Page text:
WITH THE QUEENSLAND Road Toll for 2007 already a record at more than 200 deaths, groundbreaking research into the driving behaviour of 102 Uniting Church Ministers has reported they were involved in 32 crashes in the past two years.
The research conducted by the Centre of Philanthropy and Nonprofit Studies at the Queensland University of Technology (QUT) identified four problem driving behaviours for ministers including deliberate speeding, unintentional speeding, lack of concentration, and driving while tired.
QUT Postdoctoral Research Fellow Sharon Newman said inattentive driving behaviours included driving while thinking about how to get to the destination, driving while thinking about work-related problems, and driving while thinking about work tasks.
“Drivers most frequently report engaging in behaviours that result in a lack of concentration,” she said.
Ministers who had reported one of the problem driving behaviours were more likely to report occasions when they had lost demerit points, and one-third of the ministers surveyed had lost demerit points during the past two years.
Ministers who drove while tired were also more likely to be involved in a rear end crash.
The research also found a significant relationship between the safety climate of a congregation and its minister’s driving behaviours.
A minister who perceived that his or her congregation valued safety was less likely to engage in either intentional or unintentional speeding.
The researchers concluded that interventions aimed at improving the safety climate within the congregations could reduce both intentional and unintentional speeding.
Synod Workplace Health and Safety Advisor Ms Charlotte Tyrrell said driving behaviour of ministers and other church employees was both a safety and financial concern for the church.
Ms Tyrrell and the QUT research team are undertaking a process of consultation with presbyteries to develop proactive strategies and to foster a safety culture among ministers and church leaders.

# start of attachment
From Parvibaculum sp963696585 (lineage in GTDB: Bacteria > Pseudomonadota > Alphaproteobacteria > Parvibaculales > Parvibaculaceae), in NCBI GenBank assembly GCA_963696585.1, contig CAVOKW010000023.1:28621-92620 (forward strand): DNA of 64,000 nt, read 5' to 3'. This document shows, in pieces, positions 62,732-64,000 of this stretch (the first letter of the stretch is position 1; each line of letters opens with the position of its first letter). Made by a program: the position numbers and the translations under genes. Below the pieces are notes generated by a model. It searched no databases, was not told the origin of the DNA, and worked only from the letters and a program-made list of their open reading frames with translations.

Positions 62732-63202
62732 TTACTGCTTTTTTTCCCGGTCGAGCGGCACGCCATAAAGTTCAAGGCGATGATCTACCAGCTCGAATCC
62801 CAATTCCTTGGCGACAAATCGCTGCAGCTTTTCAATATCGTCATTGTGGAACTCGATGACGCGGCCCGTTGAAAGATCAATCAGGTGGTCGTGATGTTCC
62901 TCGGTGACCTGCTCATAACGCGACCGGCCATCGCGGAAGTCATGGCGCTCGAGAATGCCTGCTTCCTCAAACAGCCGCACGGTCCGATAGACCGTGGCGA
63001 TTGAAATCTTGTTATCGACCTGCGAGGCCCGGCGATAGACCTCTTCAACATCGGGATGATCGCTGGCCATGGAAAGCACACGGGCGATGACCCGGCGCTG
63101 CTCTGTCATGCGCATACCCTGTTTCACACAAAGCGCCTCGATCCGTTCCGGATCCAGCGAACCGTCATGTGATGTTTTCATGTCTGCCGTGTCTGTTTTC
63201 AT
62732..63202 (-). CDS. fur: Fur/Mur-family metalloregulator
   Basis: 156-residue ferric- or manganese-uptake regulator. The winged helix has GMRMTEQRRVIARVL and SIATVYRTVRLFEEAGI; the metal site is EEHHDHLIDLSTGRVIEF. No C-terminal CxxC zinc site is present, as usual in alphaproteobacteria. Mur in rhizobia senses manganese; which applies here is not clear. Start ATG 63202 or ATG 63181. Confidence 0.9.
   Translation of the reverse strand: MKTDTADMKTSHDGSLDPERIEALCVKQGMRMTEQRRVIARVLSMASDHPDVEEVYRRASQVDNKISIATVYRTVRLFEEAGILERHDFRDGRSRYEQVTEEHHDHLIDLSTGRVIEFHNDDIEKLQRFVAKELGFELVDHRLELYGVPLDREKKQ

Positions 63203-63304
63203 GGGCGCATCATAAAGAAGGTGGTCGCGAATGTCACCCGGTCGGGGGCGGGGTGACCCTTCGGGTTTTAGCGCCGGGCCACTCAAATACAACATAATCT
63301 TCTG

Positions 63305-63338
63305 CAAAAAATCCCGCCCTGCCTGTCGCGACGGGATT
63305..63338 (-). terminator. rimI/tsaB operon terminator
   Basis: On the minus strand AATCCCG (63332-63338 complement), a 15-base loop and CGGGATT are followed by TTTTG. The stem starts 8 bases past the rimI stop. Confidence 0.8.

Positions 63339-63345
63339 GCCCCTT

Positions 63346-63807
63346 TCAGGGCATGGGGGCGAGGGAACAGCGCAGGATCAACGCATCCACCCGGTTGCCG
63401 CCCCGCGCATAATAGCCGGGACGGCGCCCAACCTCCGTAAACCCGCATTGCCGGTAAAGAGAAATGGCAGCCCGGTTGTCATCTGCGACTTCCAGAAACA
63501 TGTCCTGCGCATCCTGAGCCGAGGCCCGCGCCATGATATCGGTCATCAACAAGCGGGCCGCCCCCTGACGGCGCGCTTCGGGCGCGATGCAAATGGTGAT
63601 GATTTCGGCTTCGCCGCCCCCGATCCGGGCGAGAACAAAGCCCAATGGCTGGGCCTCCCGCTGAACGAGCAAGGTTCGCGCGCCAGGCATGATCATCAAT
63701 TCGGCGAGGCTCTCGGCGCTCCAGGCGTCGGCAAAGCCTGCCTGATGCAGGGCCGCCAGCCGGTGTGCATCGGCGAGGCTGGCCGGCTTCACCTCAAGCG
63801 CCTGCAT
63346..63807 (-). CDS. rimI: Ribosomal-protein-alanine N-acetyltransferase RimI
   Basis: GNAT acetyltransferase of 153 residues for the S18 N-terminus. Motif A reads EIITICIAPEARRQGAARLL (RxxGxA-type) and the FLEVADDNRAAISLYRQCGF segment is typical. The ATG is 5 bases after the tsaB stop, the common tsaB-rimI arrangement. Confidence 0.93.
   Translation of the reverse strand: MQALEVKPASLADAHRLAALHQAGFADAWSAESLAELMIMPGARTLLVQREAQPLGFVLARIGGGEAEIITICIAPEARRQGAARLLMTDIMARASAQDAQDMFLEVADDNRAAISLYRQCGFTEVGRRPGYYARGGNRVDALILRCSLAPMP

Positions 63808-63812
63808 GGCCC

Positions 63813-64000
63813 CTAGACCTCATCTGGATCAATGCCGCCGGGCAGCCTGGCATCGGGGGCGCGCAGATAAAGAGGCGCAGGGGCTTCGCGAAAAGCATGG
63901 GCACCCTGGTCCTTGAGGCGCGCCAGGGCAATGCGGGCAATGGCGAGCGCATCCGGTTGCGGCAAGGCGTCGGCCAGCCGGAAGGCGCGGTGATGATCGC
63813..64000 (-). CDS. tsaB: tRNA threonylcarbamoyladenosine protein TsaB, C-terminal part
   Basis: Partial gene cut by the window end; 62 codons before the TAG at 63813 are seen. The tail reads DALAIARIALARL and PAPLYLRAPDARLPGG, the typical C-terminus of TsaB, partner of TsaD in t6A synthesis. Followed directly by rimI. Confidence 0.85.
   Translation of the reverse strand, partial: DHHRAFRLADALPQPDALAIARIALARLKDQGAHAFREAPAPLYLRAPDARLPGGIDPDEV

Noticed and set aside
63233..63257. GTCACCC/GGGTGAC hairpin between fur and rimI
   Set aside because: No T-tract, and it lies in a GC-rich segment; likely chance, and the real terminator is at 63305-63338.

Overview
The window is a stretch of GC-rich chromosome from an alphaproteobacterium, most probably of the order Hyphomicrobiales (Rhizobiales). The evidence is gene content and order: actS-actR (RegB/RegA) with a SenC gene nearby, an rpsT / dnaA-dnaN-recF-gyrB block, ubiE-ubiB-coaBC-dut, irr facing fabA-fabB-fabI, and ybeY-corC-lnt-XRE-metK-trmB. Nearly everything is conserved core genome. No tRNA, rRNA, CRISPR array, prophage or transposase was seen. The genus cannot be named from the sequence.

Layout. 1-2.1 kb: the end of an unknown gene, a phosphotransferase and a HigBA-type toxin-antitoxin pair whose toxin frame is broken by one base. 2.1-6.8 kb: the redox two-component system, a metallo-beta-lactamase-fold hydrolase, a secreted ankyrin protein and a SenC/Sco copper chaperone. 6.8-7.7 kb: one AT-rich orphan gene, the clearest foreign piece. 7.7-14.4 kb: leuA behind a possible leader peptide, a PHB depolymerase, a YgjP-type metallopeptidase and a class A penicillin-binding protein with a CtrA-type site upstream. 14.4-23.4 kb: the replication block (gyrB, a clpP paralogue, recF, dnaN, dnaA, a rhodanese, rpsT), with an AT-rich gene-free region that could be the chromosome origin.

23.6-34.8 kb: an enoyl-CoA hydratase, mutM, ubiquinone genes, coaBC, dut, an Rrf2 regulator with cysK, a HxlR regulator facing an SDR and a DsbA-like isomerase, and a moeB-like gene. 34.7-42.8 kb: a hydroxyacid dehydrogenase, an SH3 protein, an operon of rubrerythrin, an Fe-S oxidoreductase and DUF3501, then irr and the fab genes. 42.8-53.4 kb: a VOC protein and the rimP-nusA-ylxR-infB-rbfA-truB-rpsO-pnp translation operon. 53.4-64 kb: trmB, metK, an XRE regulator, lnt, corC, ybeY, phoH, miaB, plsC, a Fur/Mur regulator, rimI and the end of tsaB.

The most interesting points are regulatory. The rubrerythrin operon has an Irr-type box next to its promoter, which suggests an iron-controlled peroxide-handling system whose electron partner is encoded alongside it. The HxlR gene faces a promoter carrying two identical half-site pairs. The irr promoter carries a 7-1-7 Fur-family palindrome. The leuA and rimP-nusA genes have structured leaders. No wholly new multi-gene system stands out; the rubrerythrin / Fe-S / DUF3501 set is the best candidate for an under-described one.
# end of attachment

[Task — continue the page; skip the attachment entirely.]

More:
“Ministers can have tight deadlines when driving between Sunday morning services in different locations and congregation members need to be aware that if ministers are late because they are choosing to drive safely that should be affirmed,” Ms Tyrrell said.
“Ministers generally do not consider driving between appointments as work.”
Ms Newman said road crashes have become the most common form of work-related injury, death, and absence from work in Australia.
“Road safety should be an important concern for all organisations where employees are engaged in work-related driving.”
A similar study was also conducted with a sample of over 600 Blue Care staff across the South-Easter corner of the state.
Blue Care has more than 1 400 fleet vehicles, which travel more than 2 000 000 kilometres every year – the equivalent of driving around Australia’s 25 760 kilometre coastline approximately 77 times.
The research results indicated that improving the safety climate of Blue Care could reduce excessive and unintentional driving speeds, improve concentration and reduce tiredness while driving.
The three-year study aims to develop a model of the factors influencing the safety of drivers in nonprofit organisations and to design and implement fleet safety procedures.
“It is expected that the results of the study will reduce the economic and social impact of work-related driving crashes and improve the safety of employed and volunteer drivers within the Uniting Church,” Ms Newnam said.